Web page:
One of the most talked-about initiatives taking place in public health, with funding supports from the Centers for Disease Prevention and Control (CDC), is policy, system, and environmental change to address the rise of chronic disease in the United States, the country’s leading cause of death. According to the CDC, chronic diseases are responsible for seven out of 10 deaths of all Americans annually, and one half of all Americans have at least one chronic illness. Worse, three-quarter of the $2.5 trillion (yes trillion) dollars spent annually on health care in the United States goes to battling chronic diseases. The CDC’s grant funding is being disbursed to health departments to undertake a range of interventions. But none of these interventions is going after what some say is one of major sources for the rise of obesity and chronic disease—the cheap price of energy in the United States.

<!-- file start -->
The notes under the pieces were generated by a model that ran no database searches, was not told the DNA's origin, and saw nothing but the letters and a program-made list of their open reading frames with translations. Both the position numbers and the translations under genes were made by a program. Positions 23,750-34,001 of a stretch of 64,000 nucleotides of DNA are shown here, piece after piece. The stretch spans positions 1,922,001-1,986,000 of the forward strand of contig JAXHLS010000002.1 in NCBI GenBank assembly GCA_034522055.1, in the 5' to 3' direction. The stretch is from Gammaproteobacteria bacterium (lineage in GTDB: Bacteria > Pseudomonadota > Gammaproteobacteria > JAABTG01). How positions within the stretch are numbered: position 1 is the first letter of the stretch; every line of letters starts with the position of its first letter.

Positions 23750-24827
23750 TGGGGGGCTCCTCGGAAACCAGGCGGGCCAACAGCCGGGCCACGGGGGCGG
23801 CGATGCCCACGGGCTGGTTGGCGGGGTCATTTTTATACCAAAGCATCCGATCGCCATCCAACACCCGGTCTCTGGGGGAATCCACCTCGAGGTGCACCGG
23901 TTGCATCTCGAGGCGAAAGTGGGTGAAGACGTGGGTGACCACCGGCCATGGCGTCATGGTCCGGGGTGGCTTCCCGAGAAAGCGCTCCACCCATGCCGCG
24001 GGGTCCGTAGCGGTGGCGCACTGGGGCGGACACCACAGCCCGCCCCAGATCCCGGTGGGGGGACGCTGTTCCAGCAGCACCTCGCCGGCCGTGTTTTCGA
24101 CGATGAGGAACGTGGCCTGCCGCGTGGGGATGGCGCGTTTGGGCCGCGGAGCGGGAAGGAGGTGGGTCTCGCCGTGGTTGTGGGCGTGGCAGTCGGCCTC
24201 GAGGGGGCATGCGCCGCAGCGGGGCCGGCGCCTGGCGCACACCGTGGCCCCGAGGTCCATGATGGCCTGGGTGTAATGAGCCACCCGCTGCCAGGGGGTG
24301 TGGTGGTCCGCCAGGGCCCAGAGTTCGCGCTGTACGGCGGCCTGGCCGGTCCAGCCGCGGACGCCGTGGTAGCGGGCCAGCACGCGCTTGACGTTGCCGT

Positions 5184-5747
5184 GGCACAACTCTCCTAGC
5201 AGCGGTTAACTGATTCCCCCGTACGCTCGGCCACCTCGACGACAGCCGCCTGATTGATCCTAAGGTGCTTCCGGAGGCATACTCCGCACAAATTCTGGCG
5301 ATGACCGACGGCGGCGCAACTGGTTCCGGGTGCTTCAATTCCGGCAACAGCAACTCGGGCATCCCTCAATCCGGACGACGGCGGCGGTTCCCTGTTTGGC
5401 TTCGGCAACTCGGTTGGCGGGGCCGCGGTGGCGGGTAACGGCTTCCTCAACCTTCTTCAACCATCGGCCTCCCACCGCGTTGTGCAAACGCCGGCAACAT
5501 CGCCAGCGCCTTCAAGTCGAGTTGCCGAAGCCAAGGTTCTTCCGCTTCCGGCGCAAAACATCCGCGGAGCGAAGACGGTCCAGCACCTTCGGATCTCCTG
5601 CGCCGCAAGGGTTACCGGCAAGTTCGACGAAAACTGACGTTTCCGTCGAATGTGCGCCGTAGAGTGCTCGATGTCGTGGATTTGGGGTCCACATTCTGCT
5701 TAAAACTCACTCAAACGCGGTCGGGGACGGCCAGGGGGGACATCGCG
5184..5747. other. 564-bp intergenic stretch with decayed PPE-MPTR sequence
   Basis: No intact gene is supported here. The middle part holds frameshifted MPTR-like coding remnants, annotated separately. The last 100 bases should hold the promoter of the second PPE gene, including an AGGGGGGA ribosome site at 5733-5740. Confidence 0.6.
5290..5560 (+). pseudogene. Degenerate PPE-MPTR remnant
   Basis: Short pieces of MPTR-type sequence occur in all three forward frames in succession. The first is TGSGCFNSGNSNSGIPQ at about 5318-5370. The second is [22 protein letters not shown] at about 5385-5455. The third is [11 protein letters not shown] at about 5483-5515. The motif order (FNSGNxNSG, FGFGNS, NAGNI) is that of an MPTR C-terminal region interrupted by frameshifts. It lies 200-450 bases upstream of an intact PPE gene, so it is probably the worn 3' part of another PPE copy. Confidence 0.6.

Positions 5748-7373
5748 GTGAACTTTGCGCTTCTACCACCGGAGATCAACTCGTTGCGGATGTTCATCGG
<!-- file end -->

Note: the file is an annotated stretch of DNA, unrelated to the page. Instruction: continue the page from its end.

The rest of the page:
According to Ian Roberts of the London School of Hygiene and Tropical Medicine, the overall obesity rate is highest in the United States among all other nations because the price of gasoline is very low. “So where gasoline is really cheap, we over-consume it, it’s bad for the environment and actually because we should be using food energy for human movement – if we use gasoline for human movement, then we store the food energy and you know where we store it.” And there are other costs associated with being a fat nation, says Roberts. “So there’s obviously an increased demand on food supplies, but also there is an increased demand on everything. You know, bigger people need more energy to move them. Airplanes take more energy to get off the ground. It takes more of the shares that, you know, of the Earth’s resources to actually support all that extra weight.”